The importance of oral health as you age

Oral health has long been shunted to the sidelines of the healthcare system, but clearly oral health has become a matter of public neglect because the effects of poor oral health harm overall health, and policy changes might work to ensure oral healthcare becomes part of the healthcare system and is funded, likely through Medicare.

In “Oral Health and Older Adults: A History of Public Neglect,” guest editor Michèle J. Saunders provides a comprehensive look in the fall issue of Generations magazine at the policy around oral healthcare in the United States and how it has evolved.

An American Society on Aging article by Saunders discussed how disparities in oral healthcare exist for underserved and vulnerable older adults. Since 1988, many studies have been conducted and reports written with recommendations for ameliorating such disparities by the Surgeon General, IOM, CDC, and HHS, but the lack of public financing for preventive or routine oral healthcare for older adults enrolled in Medicare or Medicaid has prevented action on these reports’ recommendations. Saunders argues that now is the time to support publicly funded oral healthcare for this vulnerable, underserved population.

Good oral hygiene maintenance and interventions can reduce risks of diabetes, cardiovascular and pulmonary disease, and increase quality of life. Lea E. Erickson, in her article, “The Mouth-Body Connection,” addresses the way elders’ health is compromised by a lack of oral healthcare, including how many medications cause dry mouth, which can contribute to cavities, periodontal disease, and fungal infections, and how the ability to be free of pain, to adequately speak, chew, taste food, and smile without embarrassment is key to quality of life as we age.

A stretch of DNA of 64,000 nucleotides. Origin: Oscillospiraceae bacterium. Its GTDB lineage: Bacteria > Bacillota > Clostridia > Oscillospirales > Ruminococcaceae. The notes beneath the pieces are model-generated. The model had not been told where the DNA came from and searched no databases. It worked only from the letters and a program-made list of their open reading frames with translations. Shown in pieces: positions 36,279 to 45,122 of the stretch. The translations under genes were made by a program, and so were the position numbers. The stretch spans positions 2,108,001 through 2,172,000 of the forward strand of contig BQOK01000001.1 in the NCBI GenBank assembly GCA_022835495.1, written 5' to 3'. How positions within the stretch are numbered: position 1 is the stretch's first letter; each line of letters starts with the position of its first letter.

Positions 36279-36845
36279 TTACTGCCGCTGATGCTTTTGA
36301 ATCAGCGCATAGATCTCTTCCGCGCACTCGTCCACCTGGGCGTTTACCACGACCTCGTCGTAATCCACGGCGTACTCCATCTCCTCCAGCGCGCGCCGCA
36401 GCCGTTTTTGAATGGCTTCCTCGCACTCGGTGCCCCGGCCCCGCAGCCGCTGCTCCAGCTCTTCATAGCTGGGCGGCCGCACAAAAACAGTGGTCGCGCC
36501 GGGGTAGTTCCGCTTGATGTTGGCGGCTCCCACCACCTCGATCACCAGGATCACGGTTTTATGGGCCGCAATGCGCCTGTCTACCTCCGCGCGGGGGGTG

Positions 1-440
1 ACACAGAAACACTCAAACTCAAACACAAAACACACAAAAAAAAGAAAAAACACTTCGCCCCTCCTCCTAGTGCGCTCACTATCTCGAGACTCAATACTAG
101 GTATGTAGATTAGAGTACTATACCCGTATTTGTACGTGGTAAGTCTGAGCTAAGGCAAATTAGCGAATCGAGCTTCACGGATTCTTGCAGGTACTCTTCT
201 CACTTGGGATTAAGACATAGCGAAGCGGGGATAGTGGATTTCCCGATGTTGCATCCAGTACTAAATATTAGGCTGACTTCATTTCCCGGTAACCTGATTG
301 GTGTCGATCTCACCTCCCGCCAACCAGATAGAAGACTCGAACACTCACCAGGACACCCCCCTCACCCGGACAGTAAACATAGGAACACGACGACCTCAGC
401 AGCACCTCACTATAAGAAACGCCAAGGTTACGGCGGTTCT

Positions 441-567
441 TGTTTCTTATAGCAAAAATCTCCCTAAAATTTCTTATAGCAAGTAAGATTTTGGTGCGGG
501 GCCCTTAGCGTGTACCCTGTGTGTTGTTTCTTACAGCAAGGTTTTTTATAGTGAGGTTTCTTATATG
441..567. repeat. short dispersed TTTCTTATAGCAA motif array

Older adults are a growing percentage of the rural population in the United States, and they are at special risk for oral health problems because access to dental care is an ongoing challenge in rural America. The University of Washington School of Dentistry’s Regional Initiatives in Dental Education (RIDE) program, described in “Growing the Dental Workforce to Serve Rural Communities: University of Washington’s RIDE Program,” by Frank A. Roberts and colleagues, delivers intensive, community-based education that prepares dentists to meet the needs of rural and underserved populations. Of those graduates who have completed their training, 70 percent are practicing in rural or underserved areas.

In “Oral Healthcare Advocacy: Finally on the Upswing,” Jessica Nagro writes about movements afoot to reform the way Medicare, Medicaid, and private insurance cover dental care. Such legislation shows promise in increasing access, advancing education, and expanding training opportunities to improve the state of oral health for America’s older adults.

The nonprofit Gary and Mary West Senior Dental Center in San Diego sits within an existing senior wellness center, an arrangement which improves accessibility and comprehensive care coordination — both of which are key to improving low-income elders’ oral health. Karen Becerra and Vyan Nguyen, in their article, “The Gary and Mary West Senior Dental Center: An Integrated Model of Dental, Health, and Wellness Care for Older Adults,” describe how the Center came to be, and the remarkable work it does in screening, triaging, and caring for older adults’ dental needs.

The Dental Center is working toward financial sustainability through a combination of insurance reimbursement, grants, donations, and sliding-scale fees.